Part 3: The Medium

3.6 Stakeholder Engagement

Learning Objectives

  • To understand why and whether you should engage stakeholders in your communication program.
  • To have an overview of stakeholder engagement techniques.
  • To describe some considerations for successful stakeholder engagement.

Stakeholder engagement uses face-to-face (F2F) communication to build a relationship with stakeholders—those who are likely to have an influence on and/or be impacted by the initiative. The purpose of engaging stakeholders is to foster support, receive feedback and demonstrate accountability. Through building trust and shared understanding between a communicator and key stakeholders, a communication campaign can more effectively achieve its objectives while mitigating potential risks. Additionally, in acknowledging the needs of all stakeholders, a program can be more equitable and responsive to a broader swath of its intended audience.

Should you engage?

Encouraging stakeholder participation during communication planning can help to make sure the actual program will reach the intended audience. However, as discussed in the ethics section, communicators who are consulting stakeholders only for the optics rather than finding ways to create appropriate, meaningful and reciprocal dialogue, can do more harm than good. In short, poorly done stakeholder engagement is often worse than no stakeholder engagement at all.

Supplementary Material

International Association for Public Participation

The International Association for Public Participation (IAP2) is a fantastic organization whose mission is to “extend the practice of public participation through professional development, certification, standards of practice, core values, advocacy and key initiatives with strategic partners around the world.” If you think you may be involved in stakeholder engagement, visit the IAP2 website for opportunities and resources.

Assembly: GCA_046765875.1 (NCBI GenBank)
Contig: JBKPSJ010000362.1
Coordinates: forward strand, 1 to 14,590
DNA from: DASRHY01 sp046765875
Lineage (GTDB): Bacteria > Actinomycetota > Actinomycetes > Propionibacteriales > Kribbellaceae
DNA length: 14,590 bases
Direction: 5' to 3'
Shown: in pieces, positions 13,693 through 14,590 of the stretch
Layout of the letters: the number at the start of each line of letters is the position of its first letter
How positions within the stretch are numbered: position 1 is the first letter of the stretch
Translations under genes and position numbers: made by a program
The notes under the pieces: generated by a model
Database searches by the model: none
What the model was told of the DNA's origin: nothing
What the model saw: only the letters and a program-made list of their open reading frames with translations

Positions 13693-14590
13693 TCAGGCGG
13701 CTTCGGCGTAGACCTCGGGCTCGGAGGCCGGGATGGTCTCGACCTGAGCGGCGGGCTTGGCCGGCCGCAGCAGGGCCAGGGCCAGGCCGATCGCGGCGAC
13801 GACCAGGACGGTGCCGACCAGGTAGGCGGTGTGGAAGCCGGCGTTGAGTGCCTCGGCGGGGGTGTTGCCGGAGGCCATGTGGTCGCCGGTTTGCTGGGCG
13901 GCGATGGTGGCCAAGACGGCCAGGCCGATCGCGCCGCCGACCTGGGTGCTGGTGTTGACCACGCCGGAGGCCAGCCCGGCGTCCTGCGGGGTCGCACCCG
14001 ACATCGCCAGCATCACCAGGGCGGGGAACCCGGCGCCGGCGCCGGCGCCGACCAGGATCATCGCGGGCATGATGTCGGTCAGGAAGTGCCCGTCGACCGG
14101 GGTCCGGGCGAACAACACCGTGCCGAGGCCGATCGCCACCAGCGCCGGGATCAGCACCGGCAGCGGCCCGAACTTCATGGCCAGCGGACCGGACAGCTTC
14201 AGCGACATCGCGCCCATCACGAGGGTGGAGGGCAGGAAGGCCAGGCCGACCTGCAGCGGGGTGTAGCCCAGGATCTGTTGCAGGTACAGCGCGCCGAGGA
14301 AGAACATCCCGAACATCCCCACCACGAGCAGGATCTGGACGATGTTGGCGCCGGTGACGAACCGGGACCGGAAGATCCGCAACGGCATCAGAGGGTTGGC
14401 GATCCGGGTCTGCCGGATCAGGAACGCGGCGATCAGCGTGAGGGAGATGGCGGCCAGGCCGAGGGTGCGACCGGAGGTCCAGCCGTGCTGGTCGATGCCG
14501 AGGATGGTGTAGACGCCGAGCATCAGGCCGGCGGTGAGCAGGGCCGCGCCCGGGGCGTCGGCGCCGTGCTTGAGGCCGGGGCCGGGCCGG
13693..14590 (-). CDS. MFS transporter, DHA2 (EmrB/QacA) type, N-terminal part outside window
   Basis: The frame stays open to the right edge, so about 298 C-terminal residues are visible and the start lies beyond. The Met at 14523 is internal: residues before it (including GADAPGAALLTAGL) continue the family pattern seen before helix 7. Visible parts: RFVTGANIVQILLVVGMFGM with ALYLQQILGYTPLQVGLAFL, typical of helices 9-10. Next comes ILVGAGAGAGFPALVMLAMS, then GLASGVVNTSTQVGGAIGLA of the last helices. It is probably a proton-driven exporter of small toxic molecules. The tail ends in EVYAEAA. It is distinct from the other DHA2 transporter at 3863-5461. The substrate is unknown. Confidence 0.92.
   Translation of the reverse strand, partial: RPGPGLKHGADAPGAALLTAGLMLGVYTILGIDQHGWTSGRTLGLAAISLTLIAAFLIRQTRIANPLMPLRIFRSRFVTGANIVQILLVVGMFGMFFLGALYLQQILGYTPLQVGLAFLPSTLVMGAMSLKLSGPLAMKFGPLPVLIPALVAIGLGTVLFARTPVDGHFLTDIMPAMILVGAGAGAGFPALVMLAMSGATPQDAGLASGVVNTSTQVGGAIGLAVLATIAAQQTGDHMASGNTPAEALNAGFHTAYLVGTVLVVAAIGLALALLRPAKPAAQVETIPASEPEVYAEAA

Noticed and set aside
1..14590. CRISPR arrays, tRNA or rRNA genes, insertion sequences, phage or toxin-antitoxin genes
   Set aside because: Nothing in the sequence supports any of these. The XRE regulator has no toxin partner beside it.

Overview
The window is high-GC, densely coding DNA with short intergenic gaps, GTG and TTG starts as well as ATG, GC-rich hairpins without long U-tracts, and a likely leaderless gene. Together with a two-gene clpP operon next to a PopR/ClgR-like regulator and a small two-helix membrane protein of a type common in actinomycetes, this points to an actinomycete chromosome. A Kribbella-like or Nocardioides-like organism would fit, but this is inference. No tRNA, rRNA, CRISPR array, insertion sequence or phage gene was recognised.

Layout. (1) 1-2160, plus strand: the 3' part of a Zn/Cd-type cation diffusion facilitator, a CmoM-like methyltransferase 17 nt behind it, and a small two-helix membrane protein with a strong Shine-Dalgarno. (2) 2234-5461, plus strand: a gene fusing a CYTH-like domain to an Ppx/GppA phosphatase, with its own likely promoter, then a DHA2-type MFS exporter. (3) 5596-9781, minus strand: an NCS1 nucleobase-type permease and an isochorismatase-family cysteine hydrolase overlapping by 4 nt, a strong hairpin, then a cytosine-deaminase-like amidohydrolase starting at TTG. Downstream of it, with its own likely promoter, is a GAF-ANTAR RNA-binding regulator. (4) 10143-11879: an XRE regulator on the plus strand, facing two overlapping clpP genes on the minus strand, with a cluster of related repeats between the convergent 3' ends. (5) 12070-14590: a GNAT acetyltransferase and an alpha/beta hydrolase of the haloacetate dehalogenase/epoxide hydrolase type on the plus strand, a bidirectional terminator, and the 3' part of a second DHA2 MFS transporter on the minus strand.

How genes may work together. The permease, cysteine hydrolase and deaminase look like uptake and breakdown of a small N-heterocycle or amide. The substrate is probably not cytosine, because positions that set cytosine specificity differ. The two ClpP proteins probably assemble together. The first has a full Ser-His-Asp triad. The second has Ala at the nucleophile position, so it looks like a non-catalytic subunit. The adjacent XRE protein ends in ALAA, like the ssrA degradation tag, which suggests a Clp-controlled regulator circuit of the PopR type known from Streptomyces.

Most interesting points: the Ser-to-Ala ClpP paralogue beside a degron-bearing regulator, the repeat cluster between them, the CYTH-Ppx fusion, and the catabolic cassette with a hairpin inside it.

Therefore, before you start down this path, ask yourself the following questions:

  1. Is it possible to engage your key stakeholders?
    For issues that impact a huge number of people spread over a wide geographic area, it will be an enormous challenge to have full representation of your stakeholders at the table. In addition, such a diverse group will not likely reach consensus. Instead, consider sessions to inform audiences about upcoming activities that may interest them and anticipate and address issues that could incite hostility.
  2. Will stakeholder feedback have any influence over decision making?
    If your stakeholders have little say in decisions around a particular policy or program, conducting highly involved engagement sessions could create unrealistic expectations among stakeholders about the final results.